Gamma, Gamma, Go…
Suzuki was a hugely popular motorcycle brand in the UK in the 1980s.
Still basking in the glory of Barry Sheene’s racing success and with an impressive range of motorbikes that included the sporty little X7, they were nonetheless a little later to the sports 125 party than the rest.
Sure they had the neat DR125 motocross style machine for this new generation of learners, but it would be 1985 before the arrival of the RG125 Gamma sports bike. Styling echoed the hugely desirable RG250 and RG500 Gammas and it was faster than its peers, with a claimed 25bhp once the simple restrictor was removed.
Good as it was, the RG was never a massive seller, possibly just because it was a little later to the market than the competition. It would run on into the early 1990s, when it was replaced by a new model with sharper styling based on the RGV250.
After a strong initial entry to the class, Kawasaki seemed to give up on the sports 125cc sector as the 1980s moved into the 1990s. Sure the KMX off-road contender was a good seller for many years but, after a strong start, the sporty AR125 never really stacked up to the competition.
With a claimed derestricted power output of 22bhp upon its 1982 launch, the AR was the most powerful bike in the class at the time. Styling was on the bland side though. Design echoed the big GPz range, which itself was starting to feel dated, and the skinny 18” wheels and spindly forks looked low rent compared to the Honda and Yamaha competition. A 1986 update simply replaced the tiny bikini flyscreen with a full fairing in the style of the GPZ900R, but against models like the TZR125 and RG125 it looked and rode old fashioned. Unlike the competition, who regularly updated and replaced their 125s, Kawasaki retained an unchanged AR in its range into the early 1990s, when it ghosted out of the catalogue without replacement.
What about the Italians?
Sports 125s were huge in Italy in the 1980s and 1990s. You couldn’t walk down the stradale without hearing a buzzing two-stroke and this popularity, along with race series for up and coming youngsters, led to a number of exotic and highly strung Italian 125cc sports bikes.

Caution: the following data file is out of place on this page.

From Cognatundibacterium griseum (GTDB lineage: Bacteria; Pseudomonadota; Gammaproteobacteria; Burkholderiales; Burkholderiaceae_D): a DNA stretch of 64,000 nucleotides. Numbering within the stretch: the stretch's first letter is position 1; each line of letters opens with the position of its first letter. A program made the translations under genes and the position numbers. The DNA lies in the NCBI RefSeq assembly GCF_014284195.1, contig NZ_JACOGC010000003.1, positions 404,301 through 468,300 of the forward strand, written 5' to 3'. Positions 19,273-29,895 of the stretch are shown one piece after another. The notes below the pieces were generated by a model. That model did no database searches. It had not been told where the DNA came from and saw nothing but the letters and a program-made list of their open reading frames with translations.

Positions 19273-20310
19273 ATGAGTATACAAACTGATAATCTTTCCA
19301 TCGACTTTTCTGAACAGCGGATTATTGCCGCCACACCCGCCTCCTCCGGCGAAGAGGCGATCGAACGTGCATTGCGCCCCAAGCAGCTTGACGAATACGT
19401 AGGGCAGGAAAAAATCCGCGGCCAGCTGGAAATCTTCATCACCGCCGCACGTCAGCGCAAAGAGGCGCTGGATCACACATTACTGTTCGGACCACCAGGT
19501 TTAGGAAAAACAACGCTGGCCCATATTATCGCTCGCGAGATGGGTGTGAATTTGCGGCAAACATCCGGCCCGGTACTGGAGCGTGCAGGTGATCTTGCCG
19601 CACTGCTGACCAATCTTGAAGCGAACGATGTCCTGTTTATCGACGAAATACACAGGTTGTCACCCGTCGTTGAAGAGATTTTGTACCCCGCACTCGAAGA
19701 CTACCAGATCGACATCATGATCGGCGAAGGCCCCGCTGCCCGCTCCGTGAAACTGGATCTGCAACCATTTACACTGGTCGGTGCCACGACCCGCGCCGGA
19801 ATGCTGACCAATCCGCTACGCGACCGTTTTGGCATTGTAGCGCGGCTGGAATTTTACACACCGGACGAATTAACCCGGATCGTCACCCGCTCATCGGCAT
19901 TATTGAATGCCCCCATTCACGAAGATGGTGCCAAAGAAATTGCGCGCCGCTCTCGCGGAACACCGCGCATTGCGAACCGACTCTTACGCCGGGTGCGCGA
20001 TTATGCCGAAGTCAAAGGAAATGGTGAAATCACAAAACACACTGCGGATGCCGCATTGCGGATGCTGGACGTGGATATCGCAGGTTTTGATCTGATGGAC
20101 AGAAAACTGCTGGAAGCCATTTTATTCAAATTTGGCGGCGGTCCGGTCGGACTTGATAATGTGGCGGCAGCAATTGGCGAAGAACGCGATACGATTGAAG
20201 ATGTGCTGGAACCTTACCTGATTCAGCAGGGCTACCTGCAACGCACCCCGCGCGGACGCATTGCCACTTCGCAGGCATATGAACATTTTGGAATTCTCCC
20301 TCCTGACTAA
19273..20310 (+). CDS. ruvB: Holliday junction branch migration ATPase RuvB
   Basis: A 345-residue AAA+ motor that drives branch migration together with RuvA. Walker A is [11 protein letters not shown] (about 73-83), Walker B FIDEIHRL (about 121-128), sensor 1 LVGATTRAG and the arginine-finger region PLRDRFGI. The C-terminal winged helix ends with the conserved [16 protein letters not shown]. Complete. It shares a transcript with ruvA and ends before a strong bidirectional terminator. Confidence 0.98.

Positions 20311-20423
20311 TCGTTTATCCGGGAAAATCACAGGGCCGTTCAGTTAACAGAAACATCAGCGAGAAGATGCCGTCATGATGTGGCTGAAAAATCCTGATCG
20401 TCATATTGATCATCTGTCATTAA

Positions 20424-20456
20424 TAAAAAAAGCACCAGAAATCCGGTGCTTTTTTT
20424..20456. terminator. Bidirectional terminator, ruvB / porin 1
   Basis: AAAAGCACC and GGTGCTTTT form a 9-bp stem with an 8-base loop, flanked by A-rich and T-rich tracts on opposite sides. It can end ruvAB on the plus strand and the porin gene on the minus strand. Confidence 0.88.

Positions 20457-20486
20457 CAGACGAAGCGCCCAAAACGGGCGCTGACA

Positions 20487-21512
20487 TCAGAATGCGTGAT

These would really come to the fore in the 1990s, with the Aprilia AF1 and RS125, as well as the Cagiva Mito (which was launched in 1989), but the seeds were sewn in 1984 with Aprilia’s first street bike, the ST125, and the Gilera RV125.
The RV had more than a hint of the Honda MBX about it and was the first of a series of 125s from the now defunct brand, which led to the staggering 35bhp SP-01 in 1988.
Cagiva produced a number of off-road styled 125s in the 1980s before delivering the elegant, fully faired, Aletta Oro S1 in 1985. The 24bhp two-stroke is virtually unknown here in the UK but the later Freccia and Mito models would enjoy more success, especially the latter in the early 1990s.
Can I buy a classic 1980s 125cc sport bike today?
Yes, although finding a good one might be a challenge.
New, most of these bikes were built to a price and were highly stressed when tuned (and most were). As they passed from hard up novice rider to hard up novice rider, they were kept on the road with minimum maintenance until they finally expired or got written off, so it’s no surprise that there are but a few around 30 to 40 years on.
These were never as desirable as larger capacity motorcycles when new, so few people considered cosseting, collecting or restoring them while it was still viable, but nostalgia sells and there’s a growing demand from classic motorcycle enthusiasts who remember them from the first time around.
In theory these two-stroke 125s are simple to work on but the big challenge, if you want a restoration project, will inevitably be finding parts. If that is your aim, Yamaha’s RD and TZR models are probably the easiest to tackle. Parts for these are not exactly plentiful, but most can be found, while spares for Italian bikes of the same era will be like the proverbial rocking horse poop.
Prices for restored examples still don’t really justify all the effort that goes into it though, so any restoration will be a labour of love as much as anything else. If you do fancy getting a good running example or a mint restored 125cc classic, you’ll be looking at spending at least £2000, through to around £4500 for a mint example.